I have a pretty basic question that I ask myself when I’m first trying to evaluate a new album by a favourite artist: is it as good as the last one? As excited as I was for Kitchen Sink, Nadine Shah’s fourth album, I knew that it was going to face a bit of an uphill struggle in that respect. Why? Well Holiday Destination was not only my favourite album of 2017 and my second favourite album of the 2010s, but it was also one of the only albums to ever talk to me on the personal and emotional level that it did. It felt like that album got me. It wasn’t only that songs like ‘2016’, ‘Holiday Destination’, and ‘Jolly Sailor’ encompassed so many of my political and social beliefs, but also the way that ‘Out The Way’ and ‘Evil’ touched on the experience of being a brown-skinned person in the UK since the EU Referendum was announced. An experience I share (parts of) with Nadine and one that isn’t talked about enough. The last few years have been so turbulent, in so many ways, that there was always going to be great music made about them. But Holiday Destination melded the personal and political so well that I felt seen and heard. It’s rare that music can do that.
So Kitchen Sink had some pretty big boots to fill. And if I’m being as honest as Nadine is in her music, it didn’t fill them for me straight away. But it is also worth noting at this point that Nadine doesn’t make music that is completely digestible on the first listen; she makes songs and albums that you need to sit with and absorb. I wasn’t in love with Holiday Destination immediately, either.
That said, there were some things about the new album that stood out on first listen. I was glad to see that the jagged guitar lines that were so central to the last record were still extremely prevalent here. I was pleased to hear a set of songs that built into frantic and energetic crescendos which mean that, even when she is singing about some hugely important topics, Nadine makes music you can move to. And I was happy to hear that, while there may be a different central focus to this album, we were still in the realm of the societal and the political. The funky protest songs. I was also immediately drawn to the song ‘Dillydally’, which has remained a firm favourite through repeated listens.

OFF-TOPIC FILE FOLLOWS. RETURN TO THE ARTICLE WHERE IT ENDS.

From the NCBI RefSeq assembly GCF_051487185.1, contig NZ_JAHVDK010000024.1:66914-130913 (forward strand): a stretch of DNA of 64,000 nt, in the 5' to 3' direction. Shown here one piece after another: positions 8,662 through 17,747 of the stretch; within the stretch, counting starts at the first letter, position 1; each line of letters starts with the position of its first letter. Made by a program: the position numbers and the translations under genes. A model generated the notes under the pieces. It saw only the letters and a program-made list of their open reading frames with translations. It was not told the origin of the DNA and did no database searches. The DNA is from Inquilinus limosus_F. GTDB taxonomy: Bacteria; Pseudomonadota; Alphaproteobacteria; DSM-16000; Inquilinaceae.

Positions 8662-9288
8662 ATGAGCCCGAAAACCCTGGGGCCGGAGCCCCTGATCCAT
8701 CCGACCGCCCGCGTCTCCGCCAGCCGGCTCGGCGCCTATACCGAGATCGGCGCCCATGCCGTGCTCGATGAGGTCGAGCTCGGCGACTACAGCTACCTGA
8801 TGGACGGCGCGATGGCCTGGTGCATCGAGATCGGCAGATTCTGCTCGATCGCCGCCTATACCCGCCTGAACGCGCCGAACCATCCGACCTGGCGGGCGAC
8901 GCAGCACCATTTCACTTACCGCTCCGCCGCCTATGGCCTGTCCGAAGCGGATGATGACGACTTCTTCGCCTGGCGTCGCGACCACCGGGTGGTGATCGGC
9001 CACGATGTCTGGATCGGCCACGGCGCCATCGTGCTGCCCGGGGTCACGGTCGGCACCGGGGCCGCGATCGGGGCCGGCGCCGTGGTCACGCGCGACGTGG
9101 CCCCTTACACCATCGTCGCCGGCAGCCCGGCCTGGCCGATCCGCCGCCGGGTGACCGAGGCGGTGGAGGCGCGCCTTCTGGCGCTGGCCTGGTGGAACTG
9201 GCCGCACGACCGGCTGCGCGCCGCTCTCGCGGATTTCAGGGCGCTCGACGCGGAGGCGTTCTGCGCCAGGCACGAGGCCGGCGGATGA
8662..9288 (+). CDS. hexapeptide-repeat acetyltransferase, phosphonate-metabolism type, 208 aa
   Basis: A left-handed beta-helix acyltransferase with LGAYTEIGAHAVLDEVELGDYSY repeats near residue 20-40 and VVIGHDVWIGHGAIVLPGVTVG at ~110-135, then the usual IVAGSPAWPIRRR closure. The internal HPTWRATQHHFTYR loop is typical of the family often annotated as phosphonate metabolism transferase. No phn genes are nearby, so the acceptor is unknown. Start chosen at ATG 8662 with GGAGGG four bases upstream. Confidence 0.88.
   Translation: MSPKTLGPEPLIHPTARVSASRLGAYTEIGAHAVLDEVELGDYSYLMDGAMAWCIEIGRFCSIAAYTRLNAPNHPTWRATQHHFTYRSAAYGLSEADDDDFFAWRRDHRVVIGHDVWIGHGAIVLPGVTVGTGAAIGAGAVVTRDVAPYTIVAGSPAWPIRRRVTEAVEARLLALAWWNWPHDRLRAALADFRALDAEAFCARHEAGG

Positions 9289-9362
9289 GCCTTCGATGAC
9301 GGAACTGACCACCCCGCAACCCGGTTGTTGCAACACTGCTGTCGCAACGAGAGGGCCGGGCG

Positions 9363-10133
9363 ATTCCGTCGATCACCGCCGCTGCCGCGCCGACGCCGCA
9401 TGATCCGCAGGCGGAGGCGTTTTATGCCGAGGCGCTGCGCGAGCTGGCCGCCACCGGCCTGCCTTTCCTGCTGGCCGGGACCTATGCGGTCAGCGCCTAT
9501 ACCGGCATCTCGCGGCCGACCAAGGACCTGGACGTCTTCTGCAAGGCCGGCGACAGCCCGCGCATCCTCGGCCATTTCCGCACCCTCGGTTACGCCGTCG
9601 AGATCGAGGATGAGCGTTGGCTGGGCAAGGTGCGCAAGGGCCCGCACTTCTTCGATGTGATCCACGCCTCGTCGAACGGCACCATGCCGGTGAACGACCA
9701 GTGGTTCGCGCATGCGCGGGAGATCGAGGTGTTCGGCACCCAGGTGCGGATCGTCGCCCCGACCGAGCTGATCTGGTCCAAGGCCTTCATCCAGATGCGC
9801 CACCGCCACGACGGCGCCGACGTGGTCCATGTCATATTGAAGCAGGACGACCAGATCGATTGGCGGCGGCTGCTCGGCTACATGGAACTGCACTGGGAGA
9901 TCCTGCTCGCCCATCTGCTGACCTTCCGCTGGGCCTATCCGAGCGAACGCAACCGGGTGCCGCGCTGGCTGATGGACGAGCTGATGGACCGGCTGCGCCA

But while Holiday Destination had that intense personal connection for me, Kitchen Sink doesn’t. At least not to the same degree. Which is why it will probably never overtake that album in my own personal rankings. But this isn’t all about me. What I have absolutely no doubt at all about, is that there will be a whole host of people out there for whom that connection with this album exists. There has to be. Because just as Nadine shone a light on the personal and political outcomes of racism and xenophobia on Holiday Destination, here she puts a similarly intense focus on sexism and misplaced expectations of femininity. The amazing ‘Trad’ starts with the lines ‘Shave my legs/Freeze my eggs/Will you want me when I am old?/Take my hand/Whilst in demand/And I will do as I am told.’ The refrain of the song is ‘take me to the ceremony/make me holy matrimony’. In just eight simple lines, she lays out the thesis of this powerful album.
Similar pieces of magic exist throughout. The title song is an empowering piece of work about fighting the externalised and internalised misogyny that surrounds you, ‘letting’ the misplaced and unfair expectations ‘pass me by.’ ‘Kite’ is sonically the album’s quietest song, but its message is loud. This song seems to convey a more vulnerable feeling for Nadine, a time when maybe those empowered words of ‘Trad’ felt harder to come by. Potential album highlight ‘Buckfast’ falls somewhere between the two. It is an aggressive, angry song that feels like a release. But it seems to document a difficult, abusive relationship, switching between the abused and the abuser. On the surface it’s another Nadine Shah banger, but it tells a troubled and important tale. It might be her best song yet.
So where did I land on that straightforward question I asked at the start? Kitchen Sink is every bit as good and important as Holiday Destination. It is the album that catapults here even higher up my list of favourite artists (now top ten of all time, surely), but I also hope it will be the album that catapults her higher up the festival rotas and the charts. It doesn’t have those same personal resonances for me, but that is fine. Because I know this is an album will be making a lot of other people feel seen and heard in a way that only Nadine can. Her albums are like a therapy session in which you dance and laugh your arse off. I just hope that she’ll still be up for touring this album once she is able to tour again, so we can all get together in a room and enjoy the feeling of release that this album was made for.
Words by Fran Slater